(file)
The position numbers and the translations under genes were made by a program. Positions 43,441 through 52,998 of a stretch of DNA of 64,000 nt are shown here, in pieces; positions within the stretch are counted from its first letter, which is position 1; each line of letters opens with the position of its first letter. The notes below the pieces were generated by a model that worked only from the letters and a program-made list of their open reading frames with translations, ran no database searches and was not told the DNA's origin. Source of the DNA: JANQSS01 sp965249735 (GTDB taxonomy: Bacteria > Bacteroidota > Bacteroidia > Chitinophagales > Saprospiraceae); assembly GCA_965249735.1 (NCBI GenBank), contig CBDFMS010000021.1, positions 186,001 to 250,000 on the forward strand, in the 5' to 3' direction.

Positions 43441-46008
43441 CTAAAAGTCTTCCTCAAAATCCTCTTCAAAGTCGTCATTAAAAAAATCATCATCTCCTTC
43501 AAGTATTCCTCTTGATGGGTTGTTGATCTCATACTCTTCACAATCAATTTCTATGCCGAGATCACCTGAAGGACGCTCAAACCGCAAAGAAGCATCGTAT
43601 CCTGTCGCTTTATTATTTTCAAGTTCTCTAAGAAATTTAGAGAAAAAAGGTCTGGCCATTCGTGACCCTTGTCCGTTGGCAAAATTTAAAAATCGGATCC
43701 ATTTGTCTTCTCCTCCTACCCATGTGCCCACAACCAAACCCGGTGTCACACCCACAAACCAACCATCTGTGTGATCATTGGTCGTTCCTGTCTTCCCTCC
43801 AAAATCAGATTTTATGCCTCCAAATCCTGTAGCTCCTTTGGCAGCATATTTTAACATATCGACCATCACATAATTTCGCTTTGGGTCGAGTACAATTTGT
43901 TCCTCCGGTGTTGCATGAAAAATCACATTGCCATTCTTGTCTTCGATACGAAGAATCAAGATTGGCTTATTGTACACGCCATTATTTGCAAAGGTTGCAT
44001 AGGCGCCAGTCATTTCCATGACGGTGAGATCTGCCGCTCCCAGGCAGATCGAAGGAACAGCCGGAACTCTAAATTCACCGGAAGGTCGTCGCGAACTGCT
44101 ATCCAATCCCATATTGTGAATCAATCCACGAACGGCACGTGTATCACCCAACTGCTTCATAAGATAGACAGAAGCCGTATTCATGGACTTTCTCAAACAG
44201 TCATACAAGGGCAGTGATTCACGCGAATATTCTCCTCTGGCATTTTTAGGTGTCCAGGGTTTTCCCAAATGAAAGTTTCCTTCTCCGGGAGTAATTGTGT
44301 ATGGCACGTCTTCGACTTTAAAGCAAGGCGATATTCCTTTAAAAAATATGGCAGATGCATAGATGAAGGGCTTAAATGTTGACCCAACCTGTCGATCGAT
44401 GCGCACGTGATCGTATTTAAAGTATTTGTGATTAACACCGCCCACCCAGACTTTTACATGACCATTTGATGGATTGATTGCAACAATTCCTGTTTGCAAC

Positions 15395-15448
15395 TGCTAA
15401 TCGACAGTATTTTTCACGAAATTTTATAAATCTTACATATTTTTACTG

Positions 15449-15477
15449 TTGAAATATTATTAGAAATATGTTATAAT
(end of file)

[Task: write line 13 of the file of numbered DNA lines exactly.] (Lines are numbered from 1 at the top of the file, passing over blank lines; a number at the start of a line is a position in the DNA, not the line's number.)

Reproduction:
44401 GCGCACGTGATCGTATTTAAAGTATTTGTGATTAACACCGCCCACCCAGACTTTTACATGACCATTTGATGGATTGATTGCAACAATTCCTGTTTGCAAC